Bronze Age tin-bronze metalwork assemblages in Kent: Composition, distribution and context







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Bronze Age tin-bronze metalwork assemblages in Kent:

Composition, distribution and context

Simon W. Weller BA (Hons)

Submitted for the Degree of

Master of Arts in Classical and Archaeological Studies

School of European Culture and Languages

University of Kent

June 2014

Illustration above: Early Bronze Age flat axe assemblage (Ripple I) near Deal, Kent Photograph courtesy of Dover Museum




Isle of Harty



I would like to thank my academic supervisors Dr Anthony J. Ward, FSA and Dr Steve Willis (University of Kent) for their invaluable help, support, advice and guidance with this project. I am also grateful to: Graham Deacon, Enquiry & Research Services, National Monuments Record, English Heritage

Giles Guthrie, Collections Manager, Maidstone Museum & Bentlif Art Gallery

Jennifer Jackson, Finds Liaison Officer, Kent

Gez Moody, Thanet Trust for Archaeology

Kim Norton, Education Officer, Dover Museum

Steven Nye, Assistant Curator, the Guildhall Museum, Rochester Keith Parfitt, Canterbury Trust for Archaeology (CAT)

Mike Still, Assistant Museum Manager, Dartford Borough Museum

Dr Ben Richards, Franks House, British Museum

Dr Andrew Richardson, Canterbury Trust for Archaeology (CAT)


Dr Natalia Weller, MD, MSc (University of Kent), for assistance with graphics, Microsoft Excel, and copious supplies of toasted cheese sandwiches


To the memory of Keith Muckleroy, a true pioneer of maritime archaeology


Chapter 1. Introduction ... 1

Illustration 1a. Relief map of the study area ... Error! Bookmark not defined. Illustration 1b. Relief map of the study area with principal sites mentioned in the thesisError! Bookmark not defined. Illustration 1c. Principal rivers mentioned in the thesis. ... 4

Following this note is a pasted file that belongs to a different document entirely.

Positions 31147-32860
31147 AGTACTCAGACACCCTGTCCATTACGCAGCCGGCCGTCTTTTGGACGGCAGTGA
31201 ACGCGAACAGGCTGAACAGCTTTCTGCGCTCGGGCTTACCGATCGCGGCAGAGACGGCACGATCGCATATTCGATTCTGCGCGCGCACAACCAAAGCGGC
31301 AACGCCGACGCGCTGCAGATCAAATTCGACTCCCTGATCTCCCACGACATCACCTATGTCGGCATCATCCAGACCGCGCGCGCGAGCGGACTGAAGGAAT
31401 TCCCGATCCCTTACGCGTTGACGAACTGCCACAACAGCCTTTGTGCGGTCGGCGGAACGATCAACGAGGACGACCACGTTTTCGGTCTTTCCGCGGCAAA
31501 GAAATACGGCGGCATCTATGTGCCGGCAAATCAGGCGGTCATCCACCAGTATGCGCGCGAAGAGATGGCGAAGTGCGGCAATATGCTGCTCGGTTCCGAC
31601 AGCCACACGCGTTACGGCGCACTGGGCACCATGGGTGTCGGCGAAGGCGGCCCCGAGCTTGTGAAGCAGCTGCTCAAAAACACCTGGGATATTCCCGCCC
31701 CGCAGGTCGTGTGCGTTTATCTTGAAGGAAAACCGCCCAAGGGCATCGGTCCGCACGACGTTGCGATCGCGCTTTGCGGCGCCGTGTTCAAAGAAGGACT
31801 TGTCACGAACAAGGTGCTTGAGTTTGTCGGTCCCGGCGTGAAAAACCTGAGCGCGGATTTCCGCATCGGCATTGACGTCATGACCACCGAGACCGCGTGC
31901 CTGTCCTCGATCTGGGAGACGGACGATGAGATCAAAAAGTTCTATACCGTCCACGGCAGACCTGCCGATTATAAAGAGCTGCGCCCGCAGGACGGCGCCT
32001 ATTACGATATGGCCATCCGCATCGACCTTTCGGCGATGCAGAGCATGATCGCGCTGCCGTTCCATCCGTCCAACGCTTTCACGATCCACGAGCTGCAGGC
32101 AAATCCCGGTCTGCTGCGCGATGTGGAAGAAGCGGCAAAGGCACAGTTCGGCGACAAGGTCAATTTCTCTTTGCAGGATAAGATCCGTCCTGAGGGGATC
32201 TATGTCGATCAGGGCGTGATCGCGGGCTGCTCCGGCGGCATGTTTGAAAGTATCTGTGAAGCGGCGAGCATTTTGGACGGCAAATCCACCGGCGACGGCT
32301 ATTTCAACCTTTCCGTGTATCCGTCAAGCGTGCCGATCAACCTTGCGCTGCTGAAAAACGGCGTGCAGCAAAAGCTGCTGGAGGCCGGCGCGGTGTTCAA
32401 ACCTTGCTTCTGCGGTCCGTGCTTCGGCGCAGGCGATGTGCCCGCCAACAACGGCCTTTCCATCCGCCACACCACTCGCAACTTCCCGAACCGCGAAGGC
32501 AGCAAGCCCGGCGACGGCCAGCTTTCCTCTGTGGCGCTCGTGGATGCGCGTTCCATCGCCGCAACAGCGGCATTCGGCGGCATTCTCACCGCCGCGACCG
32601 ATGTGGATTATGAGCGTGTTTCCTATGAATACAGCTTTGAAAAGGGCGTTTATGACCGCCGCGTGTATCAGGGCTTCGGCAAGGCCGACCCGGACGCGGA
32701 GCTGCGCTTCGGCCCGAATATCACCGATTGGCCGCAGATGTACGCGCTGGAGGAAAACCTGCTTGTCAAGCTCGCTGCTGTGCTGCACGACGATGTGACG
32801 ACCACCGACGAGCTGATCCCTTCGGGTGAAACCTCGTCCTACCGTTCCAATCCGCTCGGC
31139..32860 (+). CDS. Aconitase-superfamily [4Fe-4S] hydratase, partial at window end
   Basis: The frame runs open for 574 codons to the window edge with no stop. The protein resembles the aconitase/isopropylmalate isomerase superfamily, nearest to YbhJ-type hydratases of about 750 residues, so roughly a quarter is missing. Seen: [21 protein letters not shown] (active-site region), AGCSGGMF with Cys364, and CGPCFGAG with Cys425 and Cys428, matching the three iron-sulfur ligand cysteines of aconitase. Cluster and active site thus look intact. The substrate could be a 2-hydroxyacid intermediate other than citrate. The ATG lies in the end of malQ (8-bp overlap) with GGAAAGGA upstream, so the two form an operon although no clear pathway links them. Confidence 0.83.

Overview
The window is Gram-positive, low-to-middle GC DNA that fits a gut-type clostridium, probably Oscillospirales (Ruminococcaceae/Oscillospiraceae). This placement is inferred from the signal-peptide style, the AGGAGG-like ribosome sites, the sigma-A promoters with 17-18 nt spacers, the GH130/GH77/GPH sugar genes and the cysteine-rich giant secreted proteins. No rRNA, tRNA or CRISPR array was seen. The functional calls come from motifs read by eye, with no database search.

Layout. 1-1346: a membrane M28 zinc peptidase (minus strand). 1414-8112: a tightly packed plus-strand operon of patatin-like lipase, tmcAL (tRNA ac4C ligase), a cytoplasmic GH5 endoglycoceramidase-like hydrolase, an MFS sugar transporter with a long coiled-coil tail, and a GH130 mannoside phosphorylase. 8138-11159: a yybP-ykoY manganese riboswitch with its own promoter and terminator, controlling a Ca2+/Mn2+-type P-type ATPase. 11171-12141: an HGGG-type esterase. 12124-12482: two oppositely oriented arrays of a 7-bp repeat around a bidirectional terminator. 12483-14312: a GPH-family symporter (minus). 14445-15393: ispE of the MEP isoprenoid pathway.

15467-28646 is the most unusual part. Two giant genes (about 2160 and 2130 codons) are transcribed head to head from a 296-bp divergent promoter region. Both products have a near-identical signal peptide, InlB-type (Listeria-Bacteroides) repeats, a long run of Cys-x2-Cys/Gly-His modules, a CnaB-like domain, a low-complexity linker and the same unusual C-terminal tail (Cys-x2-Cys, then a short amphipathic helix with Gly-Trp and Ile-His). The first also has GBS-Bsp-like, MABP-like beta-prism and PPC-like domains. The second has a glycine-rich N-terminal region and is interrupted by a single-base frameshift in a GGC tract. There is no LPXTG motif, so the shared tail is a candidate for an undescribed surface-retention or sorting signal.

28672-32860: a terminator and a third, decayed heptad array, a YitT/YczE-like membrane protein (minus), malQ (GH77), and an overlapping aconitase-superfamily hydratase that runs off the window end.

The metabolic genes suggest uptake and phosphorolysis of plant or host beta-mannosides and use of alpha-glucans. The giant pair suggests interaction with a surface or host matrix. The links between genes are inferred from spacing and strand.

Chapter 2. Methodology ………..…………..………..9

Chapter 3. Distribution of Bronze Age tin-bronze metalwork assemblages in Kent ... 17

Illustration 3a. Lydd 3000 BC ... 20

Illustration 3b. Lydd 100 AD ... 21

Illustration 3c. Lydd 1250 AD ... 21

Illustration 3d. Map of recovery for ‘hoards’ and possible associations with Willerby and Arreton .... 23

Illustration 3e. Single and assemblage finds to 2004 ... 32

Illustration 3f. Map of the North Kent and East Essex coastline (Mesolithic to Early Bronze Age). ... 33

Illustration 3g. Conjectural coastline in the Neolithic / Early Bronze Age ... 34

Illustration 3h. Bronze Age metal work in Kent ... 36

Illustration 3i. Photograph of Pett Level Beach (East Sussex)... 38

Chapters 4. Issues with contextualising and Analysis ... 39

Illustration 4a. Graph 1. Frequency of assemblages by Bronze Age era ... 44

Illustration 4b. Graph 2. Frequency of items in assemblages by Bronze Age era ... 45

Illustration 4c. Graph 3. Profile of Middle Bronze Age assemblage artefacts ... 47

Illustration 4d. Graph 4. Profile of LBA assemblage artefacts ... 48


Illustration 4f. Graph 6. Assemblages by elevation (OD) ... 49

Illustration 4g. Sword mould fragments from the Snodland site …. ... 64

Chapter 5. Kent assemblages in retrospect and current thinking ... 70

Illustration 5a. Frequency of assemblage finds by quarter century from 1700 AD ... 72

Chapter 6. Discussion ... 81

Illustration 6a. Distribution of Armorican socketed axes ... 85

Illustration 6b. Distribution of ‘Carps Tongue swords in Western Europe ... 85

Illustration 6c. The Rossett ‘hoard’ with packed socketed axe head ... 97

Chapter 7. Conclusion ... 98

Bibliography ...


Chapter 1




1. Introduction

The present part-time MA by research project studying the Bronze Age assemblages of Kent was formulated in 2010 coincidental with the publication of a south-east of England regional project examining the siting of such assemblages in parts of Hampshire, Sussex, Surrey and Kent (Yates and Bradley, 2010) and the PhD Thesis by Turner (1998). Consequently, the current research has developed as a more focused study on the south-eastern extreme of that study area, in other words the present county of Kent. The intention has been to compile as comprehensively as possible a data-base on assemblages from Kent with a view to their analysis including approaches adopted by Yates and Bradley. This also presents the opportunity to expand upon their data with the additional corpus of research hereby presented in the following chapters, with more extensive contextual aspects.

Bradley had earlier written

‘All too often, studies of such deposits have been concerned with content rather than context. This is a tradition that can be traced at least as far back as the work of Sir John Evans.... (1998, p. 13)